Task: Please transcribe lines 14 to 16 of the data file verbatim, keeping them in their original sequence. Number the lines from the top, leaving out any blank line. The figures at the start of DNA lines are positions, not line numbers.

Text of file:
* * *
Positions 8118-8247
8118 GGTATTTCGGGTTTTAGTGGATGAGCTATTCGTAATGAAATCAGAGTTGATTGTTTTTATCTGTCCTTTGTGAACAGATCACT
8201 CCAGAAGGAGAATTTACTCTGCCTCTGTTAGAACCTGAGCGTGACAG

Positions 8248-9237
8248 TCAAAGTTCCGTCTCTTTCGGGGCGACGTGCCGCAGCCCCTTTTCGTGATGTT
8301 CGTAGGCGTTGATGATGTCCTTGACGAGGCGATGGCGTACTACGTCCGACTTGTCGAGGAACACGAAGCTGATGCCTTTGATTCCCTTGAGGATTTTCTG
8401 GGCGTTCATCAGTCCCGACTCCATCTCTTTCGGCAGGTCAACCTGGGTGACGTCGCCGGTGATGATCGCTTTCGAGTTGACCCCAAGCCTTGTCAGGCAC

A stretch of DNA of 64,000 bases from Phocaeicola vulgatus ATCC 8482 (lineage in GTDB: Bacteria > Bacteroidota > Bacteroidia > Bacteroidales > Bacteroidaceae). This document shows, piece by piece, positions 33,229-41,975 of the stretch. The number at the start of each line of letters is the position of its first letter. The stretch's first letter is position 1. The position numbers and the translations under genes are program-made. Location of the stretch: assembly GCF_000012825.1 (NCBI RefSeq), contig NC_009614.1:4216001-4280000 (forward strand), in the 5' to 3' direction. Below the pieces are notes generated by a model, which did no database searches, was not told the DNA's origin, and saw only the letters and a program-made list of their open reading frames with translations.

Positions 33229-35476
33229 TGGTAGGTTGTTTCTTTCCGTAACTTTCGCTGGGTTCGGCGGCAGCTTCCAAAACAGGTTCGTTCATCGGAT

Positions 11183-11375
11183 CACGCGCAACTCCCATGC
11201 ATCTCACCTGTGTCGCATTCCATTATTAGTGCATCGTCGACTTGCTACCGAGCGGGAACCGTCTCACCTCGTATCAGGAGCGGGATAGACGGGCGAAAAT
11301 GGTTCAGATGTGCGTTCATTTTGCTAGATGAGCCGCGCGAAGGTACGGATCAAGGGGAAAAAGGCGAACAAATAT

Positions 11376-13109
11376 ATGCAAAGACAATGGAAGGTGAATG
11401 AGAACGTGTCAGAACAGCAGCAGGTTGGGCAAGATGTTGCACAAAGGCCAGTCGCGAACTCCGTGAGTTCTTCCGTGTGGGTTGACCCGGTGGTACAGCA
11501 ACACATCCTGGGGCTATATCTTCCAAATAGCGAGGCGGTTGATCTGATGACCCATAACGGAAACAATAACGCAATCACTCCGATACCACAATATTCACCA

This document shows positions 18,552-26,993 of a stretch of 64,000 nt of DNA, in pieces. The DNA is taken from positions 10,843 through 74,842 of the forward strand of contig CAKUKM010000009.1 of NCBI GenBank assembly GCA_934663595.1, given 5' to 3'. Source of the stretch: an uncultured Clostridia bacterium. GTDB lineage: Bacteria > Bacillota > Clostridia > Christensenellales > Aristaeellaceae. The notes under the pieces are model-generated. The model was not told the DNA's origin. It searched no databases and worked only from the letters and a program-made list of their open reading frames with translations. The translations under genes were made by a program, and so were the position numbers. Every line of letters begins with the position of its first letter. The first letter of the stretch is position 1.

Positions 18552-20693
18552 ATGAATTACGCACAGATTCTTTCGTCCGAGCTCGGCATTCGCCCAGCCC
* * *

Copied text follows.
11301 GGTTCAGATGTGCGTTCATTTTGCTAGATGAGCCGCGCGAAGGTACGGATCAAGGGGAAAAAGGCGAACAAATAT

Positions 11376-13109
11376 ATGCAAAGACAATGGAAGGTGAATG